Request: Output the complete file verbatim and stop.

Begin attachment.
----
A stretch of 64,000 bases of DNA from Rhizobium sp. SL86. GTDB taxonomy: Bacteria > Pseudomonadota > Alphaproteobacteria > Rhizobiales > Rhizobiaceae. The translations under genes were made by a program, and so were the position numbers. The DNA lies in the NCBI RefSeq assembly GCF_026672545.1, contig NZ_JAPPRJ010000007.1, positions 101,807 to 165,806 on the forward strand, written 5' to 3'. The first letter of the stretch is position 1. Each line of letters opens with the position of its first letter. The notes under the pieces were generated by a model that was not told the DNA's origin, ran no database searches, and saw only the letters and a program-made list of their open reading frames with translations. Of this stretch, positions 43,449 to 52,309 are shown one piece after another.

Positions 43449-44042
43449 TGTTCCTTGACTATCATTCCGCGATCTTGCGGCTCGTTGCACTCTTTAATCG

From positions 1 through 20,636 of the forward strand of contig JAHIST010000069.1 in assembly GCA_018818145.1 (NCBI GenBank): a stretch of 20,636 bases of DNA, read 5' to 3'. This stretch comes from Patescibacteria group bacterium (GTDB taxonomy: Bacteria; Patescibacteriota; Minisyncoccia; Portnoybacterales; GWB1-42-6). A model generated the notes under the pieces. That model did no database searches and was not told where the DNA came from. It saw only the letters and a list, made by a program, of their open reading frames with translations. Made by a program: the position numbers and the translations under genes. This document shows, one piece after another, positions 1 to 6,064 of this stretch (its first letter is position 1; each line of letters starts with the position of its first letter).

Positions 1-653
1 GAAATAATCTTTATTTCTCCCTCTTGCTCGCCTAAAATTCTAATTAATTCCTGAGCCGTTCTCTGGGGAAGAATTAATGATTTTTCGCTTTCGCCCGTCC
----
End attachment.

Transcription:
A stretch of 64,000 bases of DNA from Rhizobium sp. SL86. GTDB taxonomy: Bacteria > Pseudomonadota > Alphaproteobacteria > Rhizobiales > Rhizobiaceae. The translations under genes were made by a program, and so were the position numbers. The DNA lies in the NCBI RefSeq assembly GCF_026672545.1, contig NZ_JAPPRJ010000007.1, positions 101,807 to 165,806 on the forward strand, written 5' to 3'. The first letter of the stretch is position 1. Each line of letters opens with the position of its first letter. The notes under the pieces were generated by a model that was not told the DNA's origin, ran no database searches, and saw only the letters and a program-made list of their open reading frames with translations. Of this stretch, positions 43,449 to 52,309 are shown one piece after another.

Positions 43449-44042
43449 TGTTCCTTGACTATCATTCCGCGATCTTGCGGCTCGTTGCACTCTTTAATCG

From positions 1 through 20,636 of the forward strand of contig JAHIST010000069.1 in assembly GCA_018818145.1 (NCBI GenBank): a stretch of 20,636 bases of DNA, read 5' to 3'. This stretch comes from Patescibacteria group bacterium (GTDB taxonomy: Bacteria; Patescibacteriota; Minisyncoccia; Portnoybacterales; GWB1-42-6). A model generated the notes under the pieces. That model did no database searches and was not told where the DNA came from. It saw only the letters and a list, made by a program, of their open reading frames with translations. Made by a program: the position numbers and the translations under genes. This document shows, one piece after another, positions 1 to 6,064 of this stretch (its first letter is position 1; each line of letters starts with the position of its first letter).

Positions 1-653
1 GAAATAATCTTTATTTCTCCCTCTTGCTCGCCTAAAATTCTAATTAATTCCTGAGCCGTTCTCTGGGGAAGAATTAATGATTTTTCGCTTTCGCCCGTCC